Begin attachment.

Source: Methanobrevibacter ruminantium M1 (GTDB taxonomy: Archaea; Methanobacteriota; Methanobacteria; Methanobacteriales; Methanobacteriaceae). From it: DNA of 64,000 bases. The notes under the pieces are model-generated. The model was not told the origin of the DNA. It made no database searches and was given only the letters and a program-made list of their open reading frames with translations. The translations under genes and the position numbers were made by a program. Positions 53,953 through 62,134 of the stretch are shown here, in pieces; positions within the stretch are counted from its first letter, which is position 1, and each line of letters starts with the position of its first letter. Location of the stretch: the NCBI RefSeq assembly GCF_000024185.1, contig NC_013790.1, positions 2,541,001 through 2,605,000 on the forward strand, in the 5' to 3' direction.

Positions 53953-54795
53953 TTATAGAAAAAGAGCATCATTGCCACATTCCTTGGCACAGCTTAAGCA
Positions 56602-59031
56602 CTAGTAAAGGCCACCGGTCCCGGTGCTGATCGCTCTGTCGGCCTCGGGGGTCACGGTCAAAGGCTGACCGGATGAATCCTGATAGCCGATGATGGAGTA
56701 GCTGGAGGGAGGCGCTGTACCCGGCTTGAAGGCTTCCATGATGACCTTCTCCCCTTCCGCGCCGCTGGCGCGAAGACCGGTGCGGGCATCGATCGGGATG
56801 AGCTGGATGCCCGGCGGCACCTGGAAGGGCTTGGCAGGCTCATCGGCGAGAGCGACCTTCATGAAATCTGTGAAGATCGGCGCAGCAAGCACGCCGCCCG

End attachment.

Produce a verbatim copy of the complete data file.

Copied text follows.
Source: Methanobrevibacter ruminantium M1 (GTDB taxonomy: Archaea; Methanobacteriota; Methanobacteria; Methanobacteriales; Methanobacteriaceae). From it: DNA of 64,000 bases. The notes under the pieces are model-generated. The model was not told the origin of the DNA. It made no database searches and was given only the letters and a program-made list of their open reading frames with translations. The translations under genes and the position numbers were made by a program. Positions 53,953 through 62,134 of the stretch are shown here, in pieces; positions within the stretch are counted from its first letter, which is position 1, and each line of letters starts with the position of its first letter. Location of the stretch: the NCBI RefSeq assembly GCF_000024185.1, contig NC_013790.1, positions 2,541,001 through 2,605,000 on the forward strand, in the 5' to 3' direction.

Positions 53953-54795
53953 TTATAGAAAAAGAGCATCATTGCCACATTCCTTGGCACAGCTTAAGCA
Positions 56602-59031
56602 CTAGTAAAGGCCACCGGTCCCGGTGCTGATCGCTCTGTCGGCCTCGGGGGTCACGGTCAAAGGCTGACCGGATGAATCCTGATAGCCGATGATGGAGTA
56701 GCTGGAGGGAGGCGCTGTACCCGGCTTGAAGGCTTCCATGATGACCTTCTCCCCTTCCGCGCCGCTGGCGCGAAGACCGGTGCGGGCATCGATCGGGATG
56801 AGCTGGATGCCCGGCGGCACCTGGAAGGGCTTGGCAGGCTCATCGGCGAGAGCGACCTTCATGAAATCTGTGAAGATCGGCGCAGCAAGCACGCCGCCCG